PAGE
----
Researchers have studied a gamma-ray burst that unleashed more energy in half a second than the sun will produce in 10bn years.
A Northwestern University-led astrophysics team looking at observations, including those made by the Hubble Space Telescope, believe it has spotted something never seen before.
Writing in The Astrophysical Journal, the researchers said that an enormous burst of gamma rays – with more energy released in half a second than the sun will release in its entire 10bn-year lifetime – may have been the birth of a magnetar. A magnetar is a type of neutron star believed to have an extremely powerful magnetic field.
After analysing the burst with optical, X-ray, near-infrared and radio wavelengths, the team believes that a magnetar was formed by the merging of two neutron stars. This merger produced the brightest ‘kilonova’ ever seen, the light of which eventually reached Earth on 22 May 2020.
Kilonovae, which are typically 1,000 times brighter than a classic nova, are expected to accompany short gamma-ray bursts. Compared to X-ray and radio observations, the near-infrared emission detected with Hubble was 10 times brighter than predicted.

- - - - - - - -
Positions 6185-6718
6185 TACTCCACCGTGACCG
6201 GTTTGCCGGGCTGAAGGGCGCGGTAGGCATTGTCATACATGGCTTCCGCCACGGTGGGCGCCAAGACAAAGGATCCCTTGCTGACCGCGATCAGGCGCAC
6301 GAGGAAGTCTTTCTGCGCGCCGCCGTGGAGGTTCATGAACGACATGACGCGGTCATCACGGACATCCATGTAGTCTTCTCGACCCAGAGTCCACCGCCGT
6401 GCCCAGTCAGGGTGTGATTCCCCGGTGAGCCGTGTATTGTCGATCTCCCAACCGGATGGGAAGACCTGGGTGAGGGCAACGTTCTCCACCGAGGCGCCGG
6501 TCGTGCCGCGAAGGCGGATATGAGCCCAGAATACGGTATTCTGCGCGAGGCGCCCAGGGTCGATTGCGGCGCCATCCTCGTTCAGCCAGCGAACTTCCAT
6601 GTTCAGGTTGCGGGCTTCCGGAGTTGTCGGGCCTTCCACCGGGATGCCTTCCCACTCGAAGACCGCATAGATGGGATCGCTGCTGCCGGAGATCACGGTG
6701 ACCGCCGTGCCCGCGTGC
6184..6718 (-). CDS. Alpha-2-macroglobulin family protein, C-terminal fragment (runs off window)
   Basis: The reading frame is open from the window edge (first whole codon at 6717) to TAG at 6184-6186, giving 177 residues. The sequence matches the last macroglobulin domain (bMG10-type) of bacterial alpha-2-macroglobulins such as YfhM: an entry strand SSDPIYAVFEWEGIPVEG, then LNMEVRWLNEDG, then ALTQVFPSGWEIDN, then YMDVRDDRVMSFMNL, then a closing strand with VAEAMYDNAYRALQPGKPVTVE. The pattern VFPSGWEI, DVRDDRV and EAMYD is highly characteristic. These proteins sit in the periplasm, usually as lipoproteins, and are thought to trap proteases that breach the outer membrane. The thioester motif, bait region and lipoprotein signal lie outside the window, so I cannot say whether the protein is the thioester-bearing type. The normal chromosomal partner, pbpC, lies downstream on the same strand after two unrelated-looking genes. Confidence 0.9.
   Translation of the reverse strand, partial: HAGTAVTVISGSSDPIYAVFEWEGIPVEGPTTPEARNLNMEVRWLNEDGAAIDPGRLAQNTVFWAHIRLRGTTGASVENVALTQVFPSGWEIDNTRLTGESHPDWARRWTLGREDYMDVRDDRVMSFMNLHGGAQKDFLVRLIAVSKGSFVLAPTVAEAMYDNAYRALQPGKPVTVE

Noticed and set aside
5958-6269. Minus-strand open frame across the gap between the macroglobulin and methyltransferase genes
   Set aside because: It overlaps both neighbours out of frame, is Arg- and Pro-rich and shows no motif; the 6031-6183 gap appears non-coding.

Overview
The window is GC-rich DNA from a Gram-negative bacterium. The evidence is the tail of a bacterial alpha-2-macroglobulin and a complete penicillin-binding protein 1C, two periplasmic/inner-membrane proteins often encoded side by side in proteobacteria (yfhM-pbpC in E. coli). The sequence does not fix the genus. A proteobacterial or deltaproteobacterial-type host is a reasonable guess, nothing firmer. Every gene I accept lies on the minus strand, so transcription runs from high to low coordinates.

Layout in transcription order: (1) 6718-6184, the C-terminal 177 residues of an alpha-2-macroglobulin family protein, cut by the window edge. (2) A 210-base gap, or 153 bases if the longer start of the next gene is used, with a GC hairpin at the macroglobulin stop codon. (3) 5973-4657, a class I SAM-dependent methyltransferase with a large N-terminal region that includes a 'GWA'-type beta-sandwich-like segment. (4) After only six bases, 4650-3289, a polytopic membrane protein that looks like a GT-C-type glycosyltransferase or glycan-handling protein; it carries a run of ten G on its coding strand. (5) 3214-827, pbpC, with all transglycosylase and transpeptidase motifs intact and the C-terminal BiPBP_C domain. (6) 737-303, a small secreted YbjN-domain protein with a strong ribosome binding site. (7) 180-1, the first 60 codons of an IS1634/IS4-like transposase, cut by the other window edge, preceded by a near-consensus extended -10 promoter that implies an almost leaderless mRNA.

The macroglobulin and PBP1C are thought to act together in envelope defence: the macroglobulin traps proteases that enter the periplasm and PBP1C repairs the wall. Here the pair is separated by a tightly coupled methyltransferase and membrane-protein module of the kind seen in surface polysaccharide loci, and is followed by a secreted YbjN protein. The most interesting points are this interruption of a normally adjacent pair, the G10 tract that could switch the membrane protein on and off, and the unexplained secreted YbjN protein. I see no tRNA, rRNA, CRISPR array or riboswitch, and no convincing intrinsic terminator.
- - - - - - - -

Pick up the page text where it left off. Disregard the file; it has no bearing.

“When two neutron stars merge, the most common predicted outcome is that they form a heavy neutron star that collapses into a black hole within milliseconds or less,” said Wen-fai Fong, who led the study.
“Our study shows that it’s possible that, for this particular short gamma-ray burst, the heavy object survived. Instead of collapsing into a black hole, it became a magnetar: a rapidly spinning neutron star that has large magnetic fields, dumping energy into its surrounding environment and creating the very bright glow that we see.”
Jillian Rastinejad, a co-author of the paper, said that so far there has only been one confirmed and well-sampled kilonova.
“It is especially exciting to find a new potential kilonova that looks so different,” she said. “This discovery gave us the opportunity to explore the diversity of kilonovae and their remnant objects. I’m excited for the new surprises that short gamma-ray bursts and neutron star mergers have in store for us in the future.”
The team will now be looking to complete follow-on observations. Researchers said that if this unexpectedness brightness was the result of a magnetar birth, it should produce light that shows up at radio wavelengths in a few years’ time.